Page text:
China’s Heavy Hand In Emerging Market ETFs

China’s Heavy Hand In Emerging Market ETFs

Emerging market ETFs promise a diversified portfolio but can deliver a good deal of country-specific risk.

Reviewed by: Jessica Ferringer
Edited by: Jessica Ferringer

When it comes to emerging market ETFs, two funds stand head and shoulders above the rest in terms of assets: the Vanguard FTSE Emerging Markets ETF (VWO) and the iShares Core MSCI Emerging Markets ETF (IEMG).

Each fund holds $80 billion in assets, and together, they hold over 45% of all emerging market ETF assets. VWO and IEMG have also seen strong inflows this year, gathering $7.1 billion and $9.8 billion, respectively.

Both VWO and IEMG are passive, tracking market-cap-weighted indices. The most significant difference between the two funds is that VWO excludes South Korea while IEMG does not.

In fact, South Korea makes up 13.6% of the portfolio, the third largest country exposure within IEMG. FTSE Russell considers South Korea to be a developed market. It is included in the Vanguard FTSE Developed Markets ETF (VEA).

Strong performance in Korean equities has given IEMG a slight performance advantage, outperforming VWO by about 2.8% over the trailing year.


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Hong Kong & China Tilts

One thing these funds have in common is a significant allocation to Hong Kong, making up approximately 30% of the portfolio.

China also comprises a large portion of the portfolio, with a 6.1% allocation within IEMG, and 8.3% in VWO.


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Allocations Aren’t As They Seem
However, there are some quirks when analyzing Chinese equities that investors should keep in mind. Publicly traded companies in the People’s Republic of China can fall under several categories.

One type of equity is Chinese A-shares. These shares represent publicly listed Chinese companies that list on Chinese stock exchanges and are quoted in renminbi, China’s currency.

Previously, A-shares were primarily owned by Chinese investors. However, changes in both FTSE Russell and MSCI index construction methodologies mean that both VWO and IEMG now hold allocations to Chinese A-shares.

H-shares are traded on Hong Kong’s exchanges and trade using the Hong Kong dollar, but are regulated by Chinese law. Though they are listed on Hong Kong exchanges, these are Chinese companies. This means that each of these ETFs actually holds a larger exposure to China than it might initially seem. Chinese companies make up anywhere from 30-40% of the portfolio.

This outsized exposure to one country could be a risk for these popular emerging market ETFs. Chinese equities have had a rough year with the government cracking down on the private education industry.

This move has investors wondering whether Xi Jinping’s Communist Party might make further moves to restrict the economy. The iShares MSCI China ETF (MCHI) is down 10.9% year-to-date. (Read: China Internet ETF Halved by Ed Stock Wipeout)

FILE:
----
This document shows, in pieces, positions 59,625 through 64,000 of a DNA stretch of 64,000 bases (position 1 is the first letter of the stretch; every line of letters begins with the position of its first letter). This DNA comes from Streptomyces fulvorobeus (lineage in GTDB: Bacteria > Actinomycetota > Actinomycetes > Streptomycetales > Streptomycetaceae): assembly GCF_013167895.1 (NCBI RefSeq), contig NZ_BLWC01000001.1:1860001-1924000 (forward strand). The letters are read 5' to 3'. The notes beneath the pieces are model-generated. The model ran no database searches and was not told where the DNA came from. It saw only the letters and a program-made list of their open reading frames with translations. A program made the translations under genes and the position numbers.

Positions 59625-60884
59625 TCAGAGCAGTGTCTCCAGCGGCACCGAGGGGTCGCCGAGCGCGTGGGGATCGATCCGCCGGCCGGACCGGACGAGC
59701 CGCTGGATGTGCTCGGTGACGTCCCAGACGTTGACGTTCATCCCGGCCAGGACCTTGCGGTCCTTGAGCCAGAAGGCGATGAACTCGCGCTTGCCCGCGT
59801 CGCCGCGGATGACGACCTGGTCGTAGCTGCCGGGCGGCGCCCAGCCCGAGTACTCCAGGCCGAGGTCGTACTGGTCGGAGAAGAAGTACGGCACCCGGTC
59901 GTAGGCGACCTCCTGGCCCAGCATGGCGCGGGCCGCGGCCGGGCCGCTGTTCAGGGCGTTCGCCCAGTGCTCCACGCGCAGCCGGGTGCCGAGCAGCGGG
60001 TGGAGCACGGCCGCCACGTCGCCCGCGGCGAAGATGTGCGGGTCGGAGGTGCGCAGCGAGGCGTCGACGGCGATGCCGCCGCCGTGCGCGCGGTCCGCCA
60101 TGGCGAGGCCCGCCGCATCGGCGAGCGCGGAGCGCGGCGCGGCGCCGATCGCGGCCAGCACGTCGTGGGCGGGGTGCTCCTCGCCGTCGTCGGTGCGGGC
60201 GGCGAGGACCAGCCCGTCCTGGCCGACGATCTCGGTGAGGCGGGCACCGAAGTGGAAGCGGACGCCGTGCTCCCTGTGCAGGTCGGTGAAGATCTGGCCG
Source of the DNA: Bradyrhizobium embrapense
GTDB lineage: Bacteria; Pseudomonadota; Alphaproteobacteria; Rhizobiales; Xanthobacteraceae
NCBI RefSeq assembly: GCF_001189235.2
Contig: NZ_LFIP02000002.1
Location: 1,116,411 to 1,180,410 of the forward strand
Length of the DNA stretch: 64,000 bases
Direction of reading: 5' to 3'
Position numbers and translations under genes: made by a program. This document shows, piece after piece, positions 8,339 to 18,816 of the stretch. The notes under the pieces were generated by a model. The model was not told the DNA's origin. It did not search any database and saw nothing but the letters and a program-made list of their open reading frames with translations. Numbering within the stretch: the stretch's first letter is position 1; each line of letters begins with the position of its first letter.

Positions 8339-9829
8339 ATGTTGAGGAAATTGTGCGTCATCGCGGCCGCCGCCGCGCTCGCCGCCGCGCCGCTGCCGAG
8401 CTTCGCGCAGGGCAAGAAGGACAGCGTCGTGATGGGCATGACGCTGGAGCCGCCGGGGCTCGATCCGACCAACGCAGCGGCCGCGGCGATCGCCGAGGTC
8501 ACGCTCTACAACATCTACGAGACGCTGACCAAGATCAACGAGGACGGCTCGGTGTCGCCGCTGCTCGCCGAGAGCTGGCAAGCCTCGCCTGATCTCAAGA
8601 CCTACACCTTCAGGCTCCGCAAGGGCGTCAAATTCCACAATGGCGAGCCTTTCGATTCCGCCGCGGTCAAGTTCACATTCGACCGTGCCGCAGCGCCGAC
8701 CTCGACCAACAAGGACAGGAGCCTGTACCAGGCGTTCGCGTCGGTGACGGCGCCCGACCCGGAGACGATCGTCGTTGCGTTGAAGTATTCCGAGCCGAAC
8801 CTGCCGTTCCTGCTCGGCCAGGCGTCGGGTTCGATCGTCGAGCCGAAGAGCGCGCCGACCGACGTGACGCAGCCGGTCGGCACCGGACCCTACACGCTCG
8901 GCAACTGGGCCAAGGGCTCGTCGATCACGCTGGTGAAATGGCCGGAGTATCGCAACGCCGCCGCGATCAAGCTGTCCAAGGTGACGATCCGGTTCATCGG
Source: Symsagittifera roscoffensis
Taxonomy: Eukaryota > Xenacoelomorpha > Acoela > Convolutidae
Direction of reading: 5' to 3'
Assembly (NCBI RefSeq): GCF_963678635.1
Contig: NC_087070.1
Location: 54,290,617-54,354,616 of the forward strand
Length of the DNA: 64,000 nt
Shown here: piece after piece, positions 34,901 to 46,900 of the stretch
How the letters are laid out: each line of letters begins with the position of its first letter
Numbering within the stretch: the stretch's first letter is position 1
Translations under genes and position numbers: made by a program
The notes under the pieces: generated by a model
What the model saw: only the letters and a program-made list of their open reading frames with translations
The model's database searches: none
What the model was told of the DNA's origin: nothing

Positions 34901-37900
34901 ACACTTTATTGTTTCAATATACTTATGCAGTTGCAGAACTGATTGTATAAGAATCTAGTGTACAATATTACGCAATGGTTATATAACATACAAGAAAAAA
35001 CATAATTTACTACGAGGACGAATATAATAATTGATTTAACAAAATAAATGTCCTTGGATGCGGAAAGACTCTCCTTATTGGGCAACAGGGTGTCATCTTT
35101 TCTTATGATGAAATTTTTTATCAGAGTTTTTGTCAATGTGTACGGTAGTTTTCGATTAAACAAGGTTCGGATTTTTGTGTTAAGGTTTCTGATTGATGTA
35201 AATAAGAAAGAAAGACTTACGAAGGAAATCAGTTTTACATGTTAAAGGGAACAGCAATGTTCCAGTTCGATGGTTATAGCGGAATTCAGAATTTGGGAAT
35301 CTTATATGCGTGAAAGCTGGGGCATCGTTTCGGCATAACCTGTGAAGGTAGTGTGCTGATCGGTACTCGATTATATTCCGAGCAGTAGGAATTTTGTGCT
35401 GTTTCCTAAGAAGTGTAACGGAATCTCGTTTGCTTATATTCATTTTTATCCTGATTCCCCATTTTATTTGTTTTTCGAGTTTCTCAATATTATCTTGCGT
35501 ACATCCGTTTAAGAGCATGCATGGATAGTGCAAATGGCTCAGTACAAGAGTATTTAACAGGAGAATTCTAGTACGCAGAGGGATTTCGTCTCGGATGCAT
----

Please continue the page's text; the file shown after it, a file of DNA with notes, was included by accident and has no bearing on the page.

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In spite of China’s drag on performance, VWO and IEMG are still positive for the year, gaining over 2.5% each. But the extent of China’s negative impact on performance is shown when you consider the strength of Taiwanese equities. Taiwan is the second largest country allocation in each portfolio. The iShares MSCI Taiwan ETF (EWT) has gained 19.7% so far this year.

Other Ways To Play The Space

There are several ETFs that seek a solution to China’s oversized impact on emerging market ETFs. One option is the iShares MSCI Emerging Markets ex China ETF (EMXC).

As the name suggests, this fund tracks a market-cap-weighted index of emerging market equities, excluding China. By excluding China from the portfolio, all other country allocations are increased. Similar to IEMG, this fund includes an allocation to South Korea, making up more than 20% of the portfolio.


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Another ETF that excludes China is the Freedom 100 Emerging Market ETF (FRDM).

This ETF tracks an index that selects and weights exposure to emerging market equities based on personal and economic freedom metrics. As the current market environment underscores, China does not currently meet the index’s criteria for civil, political and economic freedom.

The index construction methodology creates a portfolio that looks different from any of the other EM funds covered in this article.


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By excluding Chinese equities, both ETFs have done better than traditional market-cap-weighted emerging market ETFs so far this year.

FRDM has outpaced VWO by 3.1% so far, while EMXC is ahead by 5.5%.


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Investors who want to maintain an allocation to China but prefer to have more control over the country’s weight in their portfolio might consider pairing one of these ETFs with an ETF like MCHI.

By investing in the country-specific ETF separately, the allocation to emerging markets could be constructed so that Chinese equities make up a smaller portion of the overall allocation, reducing the impact on future returns.

Contact Jessica Ferringer at [email protected]

Jessica Ferringer, CFA, is a writer and analyst for She has 10 years of experience in investment research and due diligence, including helping to manage ETF portfolios. Jessica has a bachelor’s degree in economics from Lafayette College and an MBA from the University of Pittsburgh.